There is a very real chance the planet will warm by an average of 3 degrees Celsius (5.4 degrees Fahrenheit) this century – and that would be disastrous.
In such a brutally hot world, scientists agree that killer heat waves, massive wildfires and devastating downpours will happen much more often and hit much harder than they do today. The ocean will also be warmer and more acidic, causing fish decline and probably the end of coral reefs. In fact, about a quarter of Earth’s species can disappear under such conditions or be directed in such a way. Our coastlines would be remodeled as a result of rising sea levels foot by foot, century after century, drowning sites such as Charleston, Market Street in South Carolina, downtown Providence, Rhode Island and the Space Center in Houston.
All of this, as climatologist Daniel Swain of the University of California at Los Angeles put it, would be wrong“Bad for humans. Bad for ecosystems. Bad for the stability of Earth systems that we humans depend on for everything.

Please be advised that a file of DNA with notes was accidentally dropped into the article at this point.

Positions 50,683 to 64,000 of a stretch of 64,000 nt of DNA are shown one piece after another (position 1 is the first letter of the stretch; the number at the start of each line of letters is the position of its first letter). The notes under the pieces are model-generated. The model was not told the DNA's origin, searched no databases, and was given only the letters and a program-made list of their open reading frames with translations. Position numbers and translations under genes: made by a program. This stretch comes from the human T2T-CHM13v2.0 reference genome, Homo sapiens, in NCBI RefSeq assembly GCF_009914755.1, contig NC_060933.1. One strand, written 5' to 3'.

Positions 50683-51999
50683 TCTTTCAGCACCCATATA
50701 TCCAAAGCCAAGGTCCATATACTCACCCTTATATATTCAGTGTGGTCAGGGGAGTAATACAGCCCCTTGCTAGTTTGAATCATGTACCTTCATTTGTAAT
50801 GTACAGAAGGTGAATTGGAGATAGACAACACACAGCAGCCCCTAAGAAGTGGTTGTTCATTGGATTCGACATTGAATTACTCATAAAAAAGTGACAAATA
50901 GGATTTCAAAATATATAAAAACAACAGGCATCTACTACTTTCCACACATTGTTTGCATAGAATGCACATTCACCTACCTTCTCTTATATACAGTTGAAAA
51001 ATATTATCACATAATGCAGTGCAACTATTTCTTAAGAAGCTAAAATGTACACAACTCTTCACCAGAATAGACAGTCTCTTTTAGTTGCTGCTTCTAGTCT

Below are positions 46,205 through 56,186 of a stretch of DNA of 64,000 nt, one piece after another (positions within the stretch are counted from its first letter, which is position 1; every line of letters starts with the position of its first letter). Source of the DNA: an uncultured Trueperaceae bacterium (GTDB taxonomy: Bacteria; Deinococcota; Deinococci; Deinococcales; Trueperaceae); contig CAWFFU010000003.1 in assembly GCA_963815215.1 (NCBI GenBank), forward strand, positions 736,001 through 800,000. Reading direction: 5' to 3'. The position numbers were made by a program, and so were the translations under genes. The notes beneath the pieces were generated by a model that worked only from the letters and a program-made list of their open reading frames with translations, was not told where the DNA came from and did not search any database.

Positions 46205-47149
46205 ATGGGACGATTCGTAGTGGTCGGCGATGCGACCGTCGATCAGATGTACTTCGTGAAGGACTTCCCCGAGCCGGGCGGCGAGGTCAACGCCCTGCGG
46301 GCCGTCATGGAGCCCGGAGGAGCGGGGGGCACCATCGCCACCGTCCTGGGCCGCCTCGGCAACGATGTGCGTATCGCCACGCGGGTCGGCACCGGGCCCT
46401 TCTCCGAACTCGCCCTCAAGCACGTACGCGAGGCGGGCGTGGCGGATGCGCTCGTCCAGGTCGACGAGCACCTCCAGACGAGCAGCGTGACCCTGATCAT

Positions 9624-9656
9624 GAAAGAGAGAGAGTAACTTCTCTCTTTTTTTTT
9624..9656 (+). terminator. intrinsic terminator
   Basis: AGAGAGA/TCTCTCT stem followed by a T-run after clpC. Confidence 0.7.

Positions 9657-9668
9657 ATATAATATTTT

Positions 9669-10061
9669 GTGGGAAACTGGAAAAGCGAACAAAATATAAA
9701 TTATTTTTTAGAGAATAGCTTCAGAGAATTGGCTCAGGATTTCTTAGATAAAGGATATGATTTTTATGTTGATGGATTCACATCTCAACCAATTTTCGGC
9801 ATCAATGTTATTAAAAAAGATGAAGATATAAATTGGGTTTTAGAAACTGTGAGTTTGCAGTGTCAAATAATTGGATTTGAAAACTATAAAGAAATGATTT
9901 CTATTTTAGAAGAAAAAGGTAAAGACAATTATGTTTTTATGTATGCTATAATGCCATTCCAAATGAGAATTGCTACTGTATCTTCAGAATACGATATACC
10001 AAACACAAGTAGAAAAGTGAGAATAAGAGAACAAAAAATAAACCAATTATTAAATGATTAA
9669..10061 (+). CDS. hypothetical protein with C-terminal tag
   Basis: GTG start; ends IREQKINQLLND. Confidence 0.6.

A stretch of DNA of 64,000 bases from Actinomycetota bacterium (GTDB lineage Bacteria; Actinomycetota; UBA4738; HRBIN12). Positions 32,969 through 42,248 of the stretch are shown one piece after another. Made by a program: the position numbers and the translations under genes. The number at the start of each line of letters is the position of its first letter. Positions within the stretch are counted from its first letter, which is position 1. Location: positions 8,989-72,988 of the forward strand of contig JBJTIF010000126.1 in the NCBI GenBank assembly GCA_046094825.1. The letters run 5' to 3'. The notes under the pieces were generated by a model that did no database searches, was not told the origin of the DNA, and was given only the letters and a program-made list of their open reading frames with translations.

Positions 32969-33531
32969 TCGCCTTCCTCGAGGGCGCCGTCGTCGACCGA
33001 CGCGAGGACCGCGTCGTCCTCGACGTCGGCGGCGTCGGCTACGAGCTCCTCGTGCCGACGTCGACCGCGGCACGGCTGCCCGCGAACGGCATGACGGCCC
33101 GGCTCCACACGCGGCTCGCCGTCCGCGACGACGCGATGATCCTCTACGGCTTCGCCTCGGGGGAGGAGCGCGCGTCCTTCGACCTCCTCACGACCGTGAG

Experts cannot say exactly how likely this future is, as it depends on what humanity does to mitigate the worsening climate crisis, especially over the next decade. But for world leaders gathered this weekend in Glasgow for the 26th United Nations Climate Change Conference (COP26), that future could well become a foregone conclusion if they do not agree on more aggressive and immediate measures to limit greenhouse gas emissions.